• Rich Simmons

The reason I started writing The Prism

It was Christmas day, 2013. I had just returned from my first trip to New York a week before and was getting ready to spend the morning in my London apartment, watching Dr Who and Batman films when I got a phone call from my Dad.


"Your Grandad has had a stroke…"


At that moment, I knew it wouldn't be long until I got another phone call to tell me he would pass. Sure enough, after refusing to go to the hospital with the paramedics, he died that evening in his own bed. Stubborn and proud to the end.


My Grandad Bryn was the catalyst for me having a career in art. From a young age, he taught me that if I wanted something in life, I could use my talents in art to get what I wanted. As a child, we would trade drawings and in doing so, instilled an entrepreneurial seed that would flourish later in life. Grandad Bryn was also an artist of sorts. He wrote poetry, drew cartoons and combined them to create a bespoke birthday card for all of his Grandkids every year. On the back would read 'This card is a Bryn Simmons original, composed and compiled only for you.'


He was a proud, often mysterious man. He was covered in tattoos from his Navy days and more often than not, only seen in his favourite chair, watching TV with a deck of cards and a bowl of toffees next to him.


In a lot of ways, these character traits with art, poetry, tattoos and his enigmatic personality had skipped a generation to me. It wouldn't be until the day after Christmas that my Dad and brother drove to see my Grandma that a mysterious discovery would set me on this new path with writing.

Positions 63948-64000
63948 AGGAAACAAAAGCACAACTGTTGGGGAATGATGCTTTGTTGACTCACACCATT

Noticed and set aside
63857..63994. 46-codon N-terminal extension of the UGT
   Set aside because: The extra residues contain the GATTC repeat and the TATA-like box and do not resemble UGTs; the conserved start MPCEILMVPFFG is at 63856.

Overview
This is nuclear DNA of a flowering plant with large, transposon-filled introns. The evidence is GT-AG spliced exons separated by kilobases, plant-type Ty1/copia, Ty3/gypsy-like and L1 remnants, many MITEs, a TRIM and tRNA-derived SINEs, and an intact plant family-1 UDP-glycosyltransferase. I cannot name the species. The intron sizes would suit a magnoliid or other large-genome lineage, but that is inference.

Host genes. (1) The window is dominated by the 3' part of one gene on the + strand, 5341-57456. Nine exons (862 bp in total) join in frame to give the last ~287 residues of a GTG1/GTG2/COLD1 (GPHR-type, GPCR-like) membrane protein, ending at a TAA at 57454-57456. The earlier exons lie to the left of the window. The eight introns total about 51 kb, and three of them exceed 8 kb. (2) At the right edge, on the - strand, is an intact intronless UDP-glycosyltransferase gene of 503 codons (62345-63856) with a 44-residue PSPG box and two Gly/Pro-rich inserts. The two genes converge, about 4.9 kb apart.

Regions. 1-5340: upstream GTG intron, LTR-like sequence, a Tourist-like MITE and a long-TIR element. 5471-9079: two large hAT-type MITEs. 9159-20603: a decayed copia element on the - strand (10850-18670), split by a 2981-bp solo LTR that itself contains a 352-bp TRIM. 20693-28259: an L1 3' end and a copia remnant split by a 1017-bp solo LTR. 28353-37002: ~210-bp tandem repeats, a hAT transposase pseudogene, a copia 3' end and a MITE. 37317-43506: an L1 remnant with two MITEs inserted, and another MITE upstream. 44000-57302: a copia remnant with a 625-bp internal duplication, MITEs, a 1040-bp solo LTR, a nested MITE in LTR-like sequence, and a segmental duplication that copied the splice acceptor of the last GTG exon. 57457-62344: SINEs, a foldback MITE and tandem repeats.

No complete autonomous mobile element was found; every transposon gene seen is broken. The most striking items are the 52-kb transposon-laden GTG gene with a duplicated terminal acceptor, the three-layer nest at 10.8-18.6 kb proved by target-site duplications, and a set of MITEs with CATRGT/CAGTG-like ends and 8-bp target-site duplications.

As I sat downstairs, reminiscing with my Grandma, a locked briefcase was found under my Grandads bed. After a short time, we cracked the lock and found a treasure trove of books, stories, poetry and more in my Grandads telltale beautiful handwriting. It turns out when he wasn't in his chair downstairs with his bowl of toffees, he was upstairs in his small bedroom, handwriting books and books worth of stories.



Such a discovery would be exciting for a lot of people. While there was a curious excitement about what the contents could hold, the whole thing was tinged with sadness for me. Why had he never shared these works with anyone? Why had he kept them all locked in a briefcase, buried beneath the bed he died in? Whether it was a private past time for his eyes only or fear of ridicule, it made me curious to see if this talent had also skipped a generation.


Growing up, I was always a fan of storytelling. It was the visual, artistic creators that lured me in, and I followed that path. I have been working in the art world for over a decade now. I have exhibited my paintings globally in galleries, museums and on street walls, but ever since the discovery of the suitcase full of hidden books, I had a question mark over whether I could transition from telling stories with art, and do it in words too.


The Prism has been a long process. I began making notes, writing short stories and mind mapping ideas soon after my Grandads funeral. After several rewrites and working on and off between gallery shows, I have completed this first book. My Grandad may have never seen his name printed on the cover of a book, but my hope is that through The Prism, there will be the name Simmons on a published book and it will be in his memory.


Thank you for inspiring me Grandad.

Bryn Simmons

28th July 1930 - 25th December 2013



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